“The Garden Isle” is Kauai’s nickname, because it is the most green most lush of the major Hawaiian islands. It claims the wettest spot on Earth, Mount Wai'ale'ale, (avg annual rainfall 460 inches), and Hawaii’s only navigable river, the Wailua. The Island has a rich agricultural history, starting over a thousand years ago with the introduction of pigs and bananas from the East, to today where south side of the island is home to the nation’s largest coffee plantation.

But my parents, some twenty years ago, didn’t choose to come the Kauai because they were foodie agri-tourists (us kids never had to say “do we have to take a tour of the jam factory?”). They came because it was a quiet place where you could slip off the trodden hula, ukulele, lei trail, and land in a hidden patch of sand and have it all to yourself. It still is.

Stepping off the jet in a clouded haze was not part of my plan. Sun and 81 degrees was the weather in Lihue but after ten hours in flight, my eyes were mostly cloudy. Youth on the other hand knows no time zone, the boys were jumping to go, if only they could drive.

With the boys strapped into an open top jeep (Bonne femme driving), I piloted the mini van with Grandma on shotgun. The twenty-five mile drive from Lihue to Kiluaea was like rolling into town for a high school reunion. I felt a certain power from being somewhere I had been many times many years before, yet I hardly recognized anything. Every landmark I looked for was still there, but the matching photos in my mind were fuzzy and faded. However, the smell remembered everything: A clean crisp floral scent pierced everything as soon as we cleared the jet way. Driving along the wind would carry it and mix it with salt air, then mix it with rotting fruit of a passing mango tree, and then, as we dipped into valleys, it would give way to a dense humid decay of the rain forest. I like the rain forest smell the most, some time ago I decided that it is the smell of the color green. Every place has a unique smell undetected by its residents. When I got back to Chicago, I was able to identify its smell as burnt coffee on hot steel; I was kinda depressed.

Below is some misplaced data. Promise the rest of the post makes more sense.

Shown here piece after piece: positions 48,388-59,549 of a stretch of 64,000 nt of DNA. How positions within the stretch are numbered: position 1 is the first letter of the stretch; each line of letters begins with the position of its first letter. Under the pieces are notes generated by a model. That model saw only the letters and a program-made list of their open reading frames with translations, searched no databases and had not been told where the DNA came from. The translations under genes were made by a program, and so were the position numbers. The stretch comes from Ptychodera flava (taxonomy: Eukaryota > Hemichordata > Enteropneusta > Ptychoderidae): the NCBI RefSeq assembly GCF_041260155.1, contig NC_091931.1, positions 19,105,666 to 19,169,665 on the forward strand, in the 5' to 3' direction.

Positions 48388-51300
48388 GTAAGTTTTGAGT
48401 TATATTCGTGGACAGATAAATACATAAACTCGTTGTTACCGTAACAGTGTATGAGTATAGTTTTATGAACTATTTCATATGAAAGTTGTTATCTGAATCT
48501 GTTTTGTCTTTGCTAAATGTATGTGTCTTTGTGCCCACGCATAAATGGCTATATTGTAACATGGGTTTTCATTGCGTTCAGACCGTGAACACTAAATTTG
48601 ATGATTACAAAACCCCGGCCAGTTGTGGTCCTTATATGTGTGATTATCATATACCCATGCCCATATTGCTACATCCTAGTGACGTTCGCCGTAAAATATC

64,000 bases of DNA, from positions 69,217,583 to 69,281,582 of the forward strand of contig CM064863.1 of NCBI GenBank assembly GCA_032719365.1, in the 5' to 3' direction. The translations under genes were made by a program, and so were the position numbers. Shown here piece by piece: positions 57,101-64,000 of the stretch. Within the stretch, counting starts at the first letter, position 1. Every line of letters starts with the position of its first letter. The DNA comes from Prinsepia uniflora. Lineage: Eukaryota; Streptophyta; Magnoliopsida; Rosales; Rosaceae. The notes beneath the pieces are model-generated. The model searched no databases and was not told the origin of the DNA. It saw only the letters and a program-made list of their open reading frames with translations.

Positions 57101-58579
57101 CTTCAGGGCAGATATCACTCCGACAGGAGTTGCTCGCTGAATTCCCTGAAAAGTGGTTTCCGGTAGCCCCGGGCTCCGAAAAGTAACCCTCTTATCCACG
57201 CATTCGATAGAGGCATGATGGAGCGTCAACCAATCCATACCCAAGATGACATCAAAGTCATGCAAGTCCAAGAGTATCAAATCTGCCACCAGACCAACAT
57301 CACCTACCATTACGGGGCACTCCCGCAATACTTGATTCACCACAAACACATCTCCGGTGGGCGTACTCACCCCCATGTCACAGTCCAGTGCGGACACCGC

Turning into the pebble drive at Makai Farms it was immediately plain that the reality of the house far outstretched its internet image. On the left one neighbor had a large plot of vegetables going for market, beyond that a pineapple plat. On the right, a gentleman’s farm with a horse corral. We drove through a dip and around a bend, and found the house. It was bordered by a stand of banana trees on the right and a yard full of citrus on the left. Behind the citrus were two forty foot avocado trees loaded with football sized fruit. They were backed up by several sixty foot Balsa trees and, of course, there were several coconut palms lining the drive. We got out and looked around the yard, under the trees laid fruit rotting (as nature intended): Grapefruit, Tangerines, and oranges. We had work to do, what I had imagined as a kitschy come-on of a single small orange tree, turned out to be a sustaining grove that needed to be worked.

des bananes

We met the caretaker, Manfred, who took us through the house. It looked of a house where a family lived, good solid furnishing, designed to accommodate when friends were visiting. And then we got to the kitchen. After many years of improvising in rental kitchens with the ecko can-openers and worn out Oxo peelers it was refreshing to see a well equipped kitchen. Manfred showed us the recycling bins and asked us if we composted (“I got my pants on don’t I” I thought). The compost pile was in the banana tree stand. Once we have the place to ourselves I scrutinized the kitchen: Beyond the requisite blender, I found a six burner cook top, wall oven, a Cuisinart, and (the Holy Grail) a Kitchen Aid stand mixer. This is gonna be good.